Employees tend to avoid taking breaks despite high levels of stress
Employees may feel pressure to continue working to get everything done on time
Employees may feel pressure to continue working to get everything done on timeBy Media Relations
Heavy workloads make employees feel a greater need for a break, but new research finds they may actually discourage employees from taking breaks at work despite causing high levels of stress, fatigue, and poor performance.
Researchers from the University of Waterloo found employees often kept working despite wanting to pause. One potential reason is employees may have felt pressure to continue working to get everything done on time.
“Our research provides a comprehensive account of the processes involved in the decision to take a break and provides insights into how employees and managers can make more effective use of breaks at work, potentially improving both well-being and performance,” said James Beck, professor of industrial and organizational psychology at Waterloo.
To conduct the study, researchers asked 107 employees about their reasons for taking a break and not taking one. They then surveyed another 287 employees twice daily over five days about their sleep quality, fatigue, performance concerns, workload, and the number of breaks they take each day.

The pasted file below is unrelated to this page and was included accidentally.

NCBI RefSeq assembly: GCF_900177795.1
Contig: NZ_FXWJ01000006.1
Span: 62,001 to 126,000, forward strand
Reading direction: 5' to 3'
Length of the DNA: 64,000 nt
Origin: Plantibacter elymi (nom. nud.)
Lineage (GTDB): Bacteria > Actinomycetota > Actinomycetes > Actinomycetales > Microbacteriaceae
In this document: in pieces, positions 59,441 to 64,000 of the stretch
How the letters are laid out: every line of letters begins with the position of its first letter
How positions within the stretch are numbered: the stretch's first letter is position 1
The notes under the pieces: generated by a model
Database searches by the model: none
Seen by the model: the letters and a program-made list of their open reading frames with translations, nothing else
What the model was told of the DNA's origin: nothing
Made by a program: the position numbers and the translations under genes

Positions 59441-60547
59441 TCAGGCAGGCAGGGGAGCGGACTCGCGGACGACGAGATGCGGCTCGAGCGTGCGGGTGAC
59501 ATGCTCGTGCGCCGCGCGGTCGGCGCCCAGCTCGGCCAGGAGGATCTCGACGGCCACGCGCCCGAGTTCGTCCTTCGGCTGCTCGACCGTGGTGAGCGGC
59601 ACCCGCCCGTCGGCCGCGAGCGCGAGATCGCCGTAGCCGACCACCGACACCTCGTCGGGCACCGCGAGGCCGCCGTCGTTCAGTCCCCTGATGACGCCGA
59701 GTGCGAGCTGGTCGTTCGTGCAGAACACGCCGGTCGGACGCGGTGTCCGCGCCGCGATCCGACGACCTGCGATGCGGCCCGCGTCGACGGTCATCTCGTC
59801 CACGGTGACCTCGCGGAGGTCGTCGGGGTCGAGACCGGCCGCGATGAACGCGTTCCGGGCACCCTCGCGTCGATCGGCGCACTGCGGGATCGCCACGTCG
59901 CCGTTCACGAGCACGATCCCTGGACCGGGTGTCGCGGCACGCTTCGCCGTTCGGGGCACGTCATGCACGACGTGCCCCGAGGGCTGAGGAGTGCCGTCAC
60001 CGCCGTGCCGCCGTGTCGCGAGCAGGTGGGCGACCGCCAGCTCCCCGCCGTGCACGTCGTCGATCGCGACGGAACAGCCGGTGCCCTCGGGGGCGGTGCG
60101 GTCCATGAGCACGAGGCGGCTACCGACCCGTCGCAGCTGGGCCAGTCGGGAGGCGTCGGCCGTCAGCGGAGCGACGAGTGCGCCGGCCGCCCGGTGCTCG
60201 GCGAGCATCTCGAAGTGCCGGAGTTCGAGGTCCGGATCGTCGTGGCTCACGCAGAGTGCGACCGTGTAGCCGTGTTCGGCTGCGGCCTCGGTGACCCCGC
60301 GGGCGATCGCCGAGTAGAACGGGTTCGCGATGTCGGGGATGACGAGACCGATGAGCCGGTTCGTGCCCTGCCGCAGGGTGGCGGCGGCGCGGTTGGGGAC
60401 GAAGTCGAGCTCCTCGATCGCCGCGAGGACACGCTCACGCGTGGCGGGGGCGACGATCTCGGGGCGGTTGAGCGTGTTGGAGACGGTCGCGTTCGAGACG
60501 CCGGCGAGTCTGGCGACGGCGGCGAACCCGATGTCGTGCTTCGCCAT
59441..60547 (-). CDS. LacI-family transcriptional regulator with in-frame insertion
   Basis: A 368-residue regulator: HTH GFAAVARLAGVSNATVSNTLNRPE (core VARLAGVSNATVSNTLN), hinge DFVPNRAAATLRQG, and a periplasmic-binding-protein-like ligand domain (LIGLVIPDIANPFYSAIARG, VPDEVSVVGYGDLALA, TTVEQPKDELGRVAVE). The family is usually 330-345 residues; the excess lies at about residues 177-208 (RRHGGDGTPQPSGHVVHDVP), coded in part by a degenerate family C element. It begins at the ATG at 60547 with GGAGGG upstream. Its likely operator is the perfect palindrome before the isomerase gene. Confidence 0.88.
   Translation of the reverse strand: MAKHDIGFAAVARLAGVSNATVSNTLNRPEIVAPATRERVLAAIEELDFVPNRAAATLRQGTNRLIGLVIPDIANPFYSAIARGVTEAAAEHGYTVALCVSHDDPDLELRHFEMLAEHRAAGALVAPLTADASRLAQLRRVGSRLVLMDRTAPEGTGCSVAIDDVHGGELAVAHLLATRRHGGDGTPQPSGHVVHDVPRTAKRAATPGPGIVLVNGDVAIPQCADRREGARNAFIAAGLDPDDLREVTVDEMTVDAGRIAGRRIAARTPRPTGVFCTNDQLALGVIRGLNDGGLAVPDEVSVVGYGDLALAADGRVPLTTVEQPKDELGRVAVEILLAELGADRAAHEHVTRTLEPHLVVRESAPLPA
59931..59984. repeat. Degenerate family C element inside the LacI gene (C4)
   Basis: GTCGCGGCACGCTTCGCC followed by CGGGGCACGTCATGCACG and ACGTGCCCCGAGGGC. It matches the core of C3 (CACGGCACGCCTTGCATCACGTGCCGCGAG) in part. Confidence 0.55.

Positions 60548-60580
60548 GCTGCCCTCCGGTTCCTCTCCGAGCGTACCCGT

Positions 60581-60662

The researchers also found that although previous research has shown that breaks can benefit employee well-being and performance, they may resist taking breaks if they feel supervisors discourage breaks in their workplace. Although there may be a misconception that breaks are unproductive, Phan notes that many employees take breaks because they are committed to staying focused and maintaining high levels of performance.
“We recognize that it may not always be possible for employees to take more breaks, but if employers can promote employee well-being by addressing the conditions that can make work unpleasant, they may be able to reduce the number of breaks needed,” said Dr. Vincent Phan, first author of the study, which he led as part of his doctoral thesis in industrial and organizational psychology at Waterloo.
The researchers hope that their findings will aid in promoting employee well-being and that future research will explore broader structural and contextual factors that influence break-taking.
The paper, Why Do People (Not) Take Breaks? An Investigation of Individuals’ Reasons for Taking and for Not Taking Breaks at Work, appears in the Journal of Business and Psychology.
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